Becoming a professional athlete is already akin to finding a needle in a haystack. Yet, there are those who have been blessed with an extra scoop of athleticism that allowed them to excel in more than one league. From Heisman winners in the NBA to Olympic gold medalists in the Pro Football Hall of Fame, we have compiled a list of those athletically gifted enough to achieve success at the highest level in multiple arenas.

1. Michael Jordan

You could live off the grid and still know about the illustrious basketball career of Air Jordan himself. Fresh off a three-peat with the Chicago Bulls, Jordan stepped away from the NBA before the start of the 1993-1994 season to play Minor League baseball. He would later disclose that the move was prompted by the tragic murder of his father. He signed a contract with the Chicago White Sox in 1994 and played for their Double-A minor league affiliate the Birmingham Barons. He was second on the team in stolen bases and appeared for the Scottsdale Scorpions in the Arizona Fall League before returning to the Bulls in March of 1995. He went on to lead Chicago to another three-peat from 1996-1998. Although his foray into baseball was short-lived, it was believed that he had the will and work ethic to make it to the Majors. Terry Francona, who managed Jordan with the Birmingham Barons, said, “He respected the game. I love the guy. And I don’t love the guy just in the press. I love the guy. I respect him. I appreciate how he handled everything.”

2. Deion Sanders

One of the most common multi-sport pairings that we see is football and baseball, and simply put, Deion Sanders was one of the best to ever do it. Before he was Coach Prime, he was high stepping his way into the Pro Football Hall of Fame and was insanely close to achieving the unprecedented. In 1992, Sanders starred for both the Atlanta Falcons and the Atlanta Braves. There is a slight overlap in the NFL and MLB seasons, and on Oct. 11, Prime Time put his own moniker to the test. On this day, both the Braves and the Falcons were on the road, and Sanders planned to play in both games. He arrived at 10:45 am that Sunday morning – just in time to catch the Falcons team bus to the stadium in Miami – fresh off the Braves win in Pittsburgh that ended at 11:49 pm.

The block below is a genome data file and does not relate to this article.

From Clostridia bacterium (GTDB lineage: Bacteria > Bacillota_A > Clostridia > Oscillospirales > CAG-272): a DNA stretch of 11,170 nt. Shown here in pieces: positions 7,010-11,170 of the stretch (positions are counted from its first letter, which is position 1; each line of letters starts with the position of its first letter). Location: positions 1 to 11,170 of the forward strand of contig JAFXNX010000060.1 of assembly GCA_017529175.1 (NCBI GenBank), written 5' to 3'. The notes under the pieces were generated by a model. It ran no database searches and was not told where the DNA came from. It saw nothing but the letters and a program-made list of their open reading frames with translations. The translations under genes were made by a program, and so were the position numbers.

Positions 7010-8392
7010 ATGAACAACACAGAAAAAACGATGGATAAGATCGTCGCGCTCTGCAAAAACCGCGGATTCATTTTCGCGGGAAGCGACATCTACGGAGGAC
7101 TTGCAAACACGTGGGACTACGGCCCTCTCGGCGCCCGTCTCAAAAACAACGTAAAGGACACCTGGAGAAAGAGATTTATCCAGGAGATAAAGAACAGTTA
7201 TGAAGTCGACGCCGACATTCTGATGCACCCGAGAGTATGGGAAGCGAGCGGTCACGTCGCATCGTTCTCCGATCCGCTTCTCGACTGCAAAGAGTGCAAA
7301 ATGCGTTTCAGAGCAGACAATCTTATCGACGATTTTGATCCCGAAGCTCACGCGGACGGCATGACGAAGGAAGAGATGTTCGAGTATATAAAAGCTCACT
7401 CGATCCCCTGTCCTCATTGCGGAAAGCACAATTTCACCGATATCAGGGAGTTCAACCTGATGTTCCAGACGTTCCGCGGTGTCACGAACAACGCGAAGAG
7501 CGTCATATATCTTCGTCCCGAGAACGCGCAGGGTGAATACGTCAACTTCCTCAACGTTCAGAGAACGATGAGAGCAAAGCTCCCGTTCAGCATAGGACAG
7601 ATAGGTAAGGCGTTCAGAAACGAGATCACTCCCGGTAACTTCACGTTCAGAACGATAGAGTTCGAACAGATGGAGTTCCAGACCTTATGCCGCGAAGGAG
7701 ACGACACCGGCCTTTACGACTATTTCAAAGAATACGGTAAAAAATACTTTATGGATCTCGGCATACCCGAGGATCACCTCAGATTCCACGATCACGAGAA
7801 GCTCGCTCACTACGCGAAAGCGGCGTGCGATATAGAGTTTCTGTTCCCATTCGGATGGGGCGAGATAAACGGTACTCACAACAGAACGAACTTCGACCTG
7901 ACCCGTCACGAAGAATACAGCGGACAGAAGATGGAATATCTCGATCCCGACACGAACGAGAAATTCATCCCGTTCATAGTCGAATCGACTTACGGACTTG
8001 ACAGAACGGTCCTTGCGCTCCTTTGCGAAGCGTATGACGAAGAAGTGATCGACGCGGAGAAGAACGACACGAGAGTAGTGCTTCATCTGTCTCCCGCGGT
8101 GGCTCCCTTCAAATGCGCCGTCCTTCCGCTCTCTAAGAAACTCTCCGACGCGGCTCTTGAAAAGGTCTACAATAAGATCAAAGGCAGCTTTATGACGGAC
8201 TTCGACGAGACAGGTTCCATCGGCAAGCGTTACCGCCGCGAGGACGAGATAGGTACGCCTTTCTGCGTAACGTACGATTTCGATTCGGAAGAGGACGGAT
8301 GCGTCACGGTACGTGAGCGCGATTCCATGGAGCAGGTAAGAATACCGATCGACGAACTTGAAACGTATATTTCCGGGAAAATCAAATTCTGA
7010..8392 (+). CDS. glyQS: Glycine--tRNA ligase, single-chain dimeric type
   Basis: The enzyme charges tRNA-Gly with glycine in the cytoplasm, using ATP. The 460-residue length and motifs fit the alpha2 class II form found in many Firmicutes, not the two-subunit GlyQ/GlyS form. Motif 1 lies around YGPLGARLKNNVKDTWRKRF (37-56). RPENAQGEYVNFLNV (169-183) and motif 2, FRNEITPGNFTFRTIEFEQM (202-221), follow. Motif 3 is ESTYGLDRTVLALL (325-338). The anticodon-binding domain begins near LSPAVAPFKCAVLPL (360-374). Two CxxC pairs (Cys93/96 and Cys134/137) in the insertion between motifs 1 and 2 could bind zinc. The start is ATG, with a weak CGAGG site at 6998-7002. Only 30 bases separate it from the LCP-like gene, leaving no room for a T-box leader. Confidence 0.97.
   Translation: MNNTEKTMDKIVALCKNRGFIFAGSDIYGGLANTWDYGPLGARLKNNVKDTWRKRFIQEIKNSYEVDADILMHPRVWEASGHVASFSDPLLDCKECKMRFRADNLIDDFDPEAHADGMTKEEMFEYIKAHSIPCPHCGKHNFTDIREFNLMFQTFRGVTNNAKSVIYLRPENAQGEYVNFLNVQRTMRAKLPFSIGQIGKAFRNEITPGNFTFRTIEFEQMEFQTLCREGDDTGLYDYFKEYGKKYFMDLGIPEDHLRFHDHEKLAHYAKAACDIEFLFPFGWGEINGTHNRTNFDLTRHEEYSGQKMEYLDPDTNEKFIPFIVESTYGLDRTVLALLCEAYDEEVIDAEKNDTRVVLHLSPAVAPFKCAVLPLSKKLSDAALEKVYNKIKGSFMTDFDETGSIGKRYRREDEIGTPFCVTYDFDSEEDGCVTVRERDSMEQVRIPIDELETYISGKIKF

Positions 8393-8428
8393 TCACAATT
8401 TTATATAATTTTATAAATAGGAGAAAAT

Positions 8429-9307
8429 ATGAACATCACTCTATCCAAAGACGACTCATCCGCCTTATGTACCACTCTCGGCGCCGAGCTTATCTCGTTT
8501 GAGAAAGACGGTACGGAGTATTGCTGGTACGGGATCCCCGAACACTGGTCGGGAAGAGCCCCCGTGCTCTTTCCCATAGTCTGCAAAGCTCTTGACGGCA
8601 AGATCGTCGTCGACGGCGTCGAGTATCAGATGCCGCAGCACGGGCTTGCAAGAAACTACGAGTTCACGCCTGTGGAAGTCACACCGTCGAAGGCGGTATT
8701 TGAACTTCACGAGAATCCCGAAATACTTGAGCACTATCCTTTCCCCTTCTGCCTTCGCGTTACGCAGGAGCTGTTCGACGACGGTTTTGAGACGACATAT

He played every defensive snap except for the first and had 42 return yards on a pair of kicks in the Falcons’ loss to the Dolphins. The game ended at 4:02 pm and Sanders arrived at Allegheny County Airport at 7:45pm, an hour before the start of the baseball game. He reached Three Rivers Stadium 16 minutes before first pitch but would not play. As with most history-making efforts, you’ll have some haters. Braves general manager John Schuerholz said that if he had known of Sanders’ intention to play both games the same day, he would have left him off 25-man the playoff roster.

They lost the game, but the Braves did go to the World Series, with Sanders an integral part of that. A day that should have been “joyous, phenomenal, exhilarating, exciting, tremendous, captivating” simply wasn’t for Sanders. “But it wasn’t. And the one thing that bothers me: People say, ‘Prime played two sports in one day.’ I didn’t. I suited up for two sports in one day,” he said in a past interview.

Sanders went on to win two Super Bowls, was inducted into several football halls of fame and racked up countless accolades. He also enjoyed a nine-year professional baseball career. Not bad for a “side gig.”

3. Bo Jackson